Can I add lifetime and extra types for macro that implements trait?

I did this simple struct to automatically implement a trait for a struct, and you even can pass the data name to it, as well as the struct name. However, what if A had more types and lifetime bounds than BorrowSomething?

struct A<'a, T> {
    data: &'a[T]
}

trait BorrowSomething<'a, T>{
    fn borrow_something(&self) -> &'a[T];
}

macro_rules! impl_borrow {
    ($data_name:ident, $struct_name:ident) => {
        impl<'a, T> BorrowSomething<'a, T> for $struct_name<'a, T> {
            fn borrow_something(&self) -> &'a[T] {
                self.$data_name
            }
        }
    };
}

impl_borrow!(data, A);

https://play.rust-lang.org/?version=stable&mode=debug&edition=2021&gist=b479c1faab9e287641a1313131f6ac4f

Example: what if I wanted to implement BorrowSomething for

struct A<'a, 'b, T, I, U> {
    //...
}

?

Can I add them to the macro?

Order matters for generics, not the names in the definition. You could have used 'b and U in your macro for example, and you would still use the first (only) lifetime and type generic positions.

So you're going to have to convey to the macro which generic lifetimes and lifetimes are being implemented and which don't matter to the implementation. Here's one way for your example; it makes some assumptions like "at least one lifetime" so it's not the most entirely robust.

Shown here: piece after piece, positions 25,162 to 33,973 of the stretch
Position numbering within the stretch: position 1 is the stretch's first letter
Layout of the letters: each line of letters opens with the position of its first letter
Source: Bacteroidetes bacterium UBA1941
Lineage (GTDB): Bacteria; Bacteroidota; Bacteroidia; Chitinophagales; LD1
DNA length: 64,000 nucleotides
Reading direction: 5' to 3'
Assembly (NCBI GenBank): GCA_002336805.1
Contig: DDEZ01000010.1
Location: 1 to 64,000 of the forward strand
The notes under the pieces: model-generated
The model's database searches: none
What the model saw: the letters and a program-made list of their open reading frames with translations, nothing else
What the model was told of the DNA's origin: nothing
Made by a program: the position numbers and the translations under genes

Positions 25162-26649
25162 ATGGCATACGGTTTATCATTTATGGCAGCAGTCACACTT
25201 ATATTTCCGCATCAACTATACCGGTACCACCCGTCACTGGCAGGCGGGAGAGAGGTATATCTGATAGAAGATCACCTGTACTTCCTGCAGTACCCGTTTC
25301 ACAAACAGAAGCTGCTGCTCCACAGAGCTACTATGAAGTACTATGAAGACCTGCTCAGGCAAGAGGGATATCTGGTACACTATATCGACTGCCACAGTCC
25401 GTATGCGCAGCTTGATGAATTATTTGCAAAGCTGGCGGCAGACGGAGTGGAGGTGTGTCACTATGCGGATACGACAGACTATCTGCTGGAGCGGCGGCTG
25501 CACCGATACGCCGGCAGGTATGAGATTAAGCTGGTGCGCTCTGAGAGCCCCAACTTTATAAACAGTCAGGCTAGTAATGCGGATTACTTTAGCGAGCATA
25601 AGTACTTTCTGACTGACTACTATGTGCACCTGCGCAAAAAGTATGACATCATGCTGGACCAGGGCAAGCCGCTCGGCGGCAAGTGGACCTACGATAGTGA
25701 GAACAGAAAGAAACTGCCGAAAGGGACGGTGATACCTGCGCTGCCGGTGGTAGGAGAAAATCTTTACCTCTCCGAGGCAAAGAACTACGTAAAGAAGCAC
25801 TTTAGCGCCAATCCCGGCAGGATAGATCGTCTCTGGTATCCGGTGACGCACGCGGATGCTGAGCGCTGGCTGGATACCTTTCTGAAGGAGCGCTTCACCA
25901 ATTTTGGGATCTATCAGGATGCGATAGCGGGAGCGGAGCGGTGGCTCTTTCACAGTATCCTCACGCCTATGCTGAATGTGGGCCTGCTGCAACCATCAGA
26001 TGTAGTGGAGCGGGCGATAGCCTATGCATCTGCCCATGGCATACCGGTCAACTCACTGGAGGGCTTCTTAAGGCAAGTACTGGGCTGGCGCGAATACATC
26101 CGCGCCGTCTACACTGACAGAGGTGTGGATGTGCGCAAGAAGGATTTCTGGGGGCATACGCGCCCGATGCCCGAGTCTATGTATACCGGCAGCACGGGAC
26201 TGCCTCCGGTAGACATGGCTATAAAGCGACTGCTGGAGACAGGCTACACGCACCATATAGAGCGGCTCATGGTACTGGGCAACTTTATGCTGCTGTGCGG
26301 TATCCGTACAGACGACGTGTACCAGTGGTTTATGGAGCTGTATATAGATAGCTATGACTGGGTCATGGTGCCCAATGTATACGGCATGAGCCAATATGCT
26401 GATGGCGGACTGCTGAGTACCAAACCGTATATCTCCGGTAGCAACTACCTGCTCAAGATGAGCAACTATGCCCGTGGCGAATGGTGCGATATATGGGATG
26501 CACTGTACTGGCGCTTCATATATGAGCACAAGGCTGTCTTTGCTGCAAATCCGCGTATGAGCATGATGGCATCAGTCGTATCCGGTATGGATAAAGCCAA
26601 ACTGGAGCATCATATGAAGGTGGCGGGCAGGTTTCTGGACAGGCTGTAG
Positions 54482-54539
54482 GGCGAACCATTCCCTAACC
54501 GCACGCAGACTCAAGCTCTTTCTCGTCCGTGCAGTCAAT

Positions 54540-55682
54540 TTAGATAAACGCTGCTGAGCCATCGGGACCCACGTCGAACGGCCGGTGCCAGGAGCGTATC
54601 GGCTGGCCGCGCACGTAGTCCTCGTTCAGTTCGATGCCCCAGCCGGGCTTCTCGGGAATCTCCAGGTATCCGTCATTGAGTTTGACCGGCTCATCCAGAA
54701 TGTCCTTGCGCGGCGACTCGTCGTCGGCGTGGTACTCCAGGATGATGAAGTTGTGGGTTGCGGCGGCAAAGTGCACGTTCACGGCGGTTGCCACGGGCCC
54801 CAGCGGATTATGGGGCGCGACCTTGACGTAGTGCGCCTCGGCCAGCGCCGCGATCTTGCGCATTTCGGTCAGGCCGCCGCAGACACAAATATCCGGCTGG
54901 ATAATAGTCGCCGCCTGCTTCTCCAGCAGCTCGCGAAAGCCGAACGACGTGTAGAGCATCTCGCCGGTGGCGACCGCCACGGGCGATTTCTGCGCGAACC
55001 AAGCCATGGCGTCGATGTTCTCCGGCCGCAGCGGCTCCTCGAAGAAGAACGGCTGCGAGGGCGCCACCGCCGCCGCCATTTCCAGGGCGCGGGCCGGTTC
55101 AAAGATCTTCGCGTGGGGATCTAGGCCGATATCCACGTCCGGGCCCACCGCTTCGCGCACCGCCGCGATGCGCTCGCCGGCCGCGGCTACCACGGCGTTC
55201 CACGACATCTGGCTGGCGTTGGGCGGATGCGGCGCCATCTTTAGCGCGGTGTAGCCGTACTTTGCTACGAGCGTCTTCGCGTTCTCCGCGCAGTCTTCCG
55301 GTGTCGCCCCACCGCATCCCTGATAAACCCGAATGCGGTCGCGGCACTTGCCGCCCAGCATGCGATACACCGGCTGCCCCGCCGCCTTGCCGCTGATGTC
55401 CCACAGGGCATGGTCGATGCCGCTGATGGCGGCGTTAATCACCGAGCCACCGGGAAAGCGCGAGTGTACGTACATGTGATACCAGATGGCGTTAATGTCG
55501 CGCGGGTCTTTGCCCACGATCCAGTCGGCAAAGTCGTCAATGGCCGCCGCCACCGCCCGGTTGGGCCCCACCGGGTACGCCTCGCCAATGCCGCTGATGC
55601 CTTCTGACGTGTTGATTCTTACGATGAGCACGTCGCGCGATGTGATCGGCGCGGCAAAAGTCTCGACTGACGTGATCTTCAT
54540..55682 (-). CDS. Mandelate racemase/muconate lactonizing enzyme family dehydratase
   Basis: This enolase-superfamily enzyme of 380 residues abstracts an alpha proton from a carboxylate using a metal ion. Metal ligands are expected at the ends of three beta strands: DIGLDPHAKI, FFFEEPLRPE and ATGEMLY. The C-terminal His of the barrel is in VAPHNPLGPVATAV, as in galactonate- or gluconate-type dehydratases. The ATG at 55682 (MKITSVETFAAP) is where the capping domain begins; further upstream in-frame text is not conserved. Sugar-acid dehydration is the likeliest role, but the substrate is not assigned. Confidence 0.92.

struct A<'a, 'b, T, U> {
    data: &'a [T],
    other: &'b U,
}

trait BorrowSomething<'a, T> {
    fn borrow_something(&self) -> &'a[T];
}

macro_rules! impl_borrow {
    ([$($impl_generics:tt)*],
     $a:lifetime,
     $T:ident,
     $data_name:ident,
     $ty:ty) => {
        impl<$($impl_generics)*> BorrowSomething<$a, $T> for $ty {
            fn borrow_something(&self) -> &$a[$T] {
                self.$data_name
            }
        }
    };
}

impl_borrow!(['a, 'b, T, U], 'a, T, data, A<'a, 'b, T, U>);

Here:

  • I replaced $struct_name with a :ty matcher to let an arbitrary type be written.
  • Because the user will be writing the entire type, it's possible that they might want to call 'a and T different things. So I also let the user specify 'a and T used in BorrowSomething. This is just following the general rule of thumb of, "if a user names something in one place, they should name it in all places".
    • For types it doesn't matter, but for some other places like expressions this is actually required due to macro hygiene!
  • For generics, I used a $()* to match a sequence of things. Generics are somewhat hard to match, so I used the all-powerful :tt (token tree) to match arbitrary tokens, which can be pasted straight into the impl<...>.
  • Because $($x:tt)* can match anything, I further wrapped these tokens inside a [] so the macro knows where they end.
    • <> might seem more intuitive, but unfortunately they cannot be parsed as a single token tree since they are also operators. Only [], {}, and () work for this purpose.
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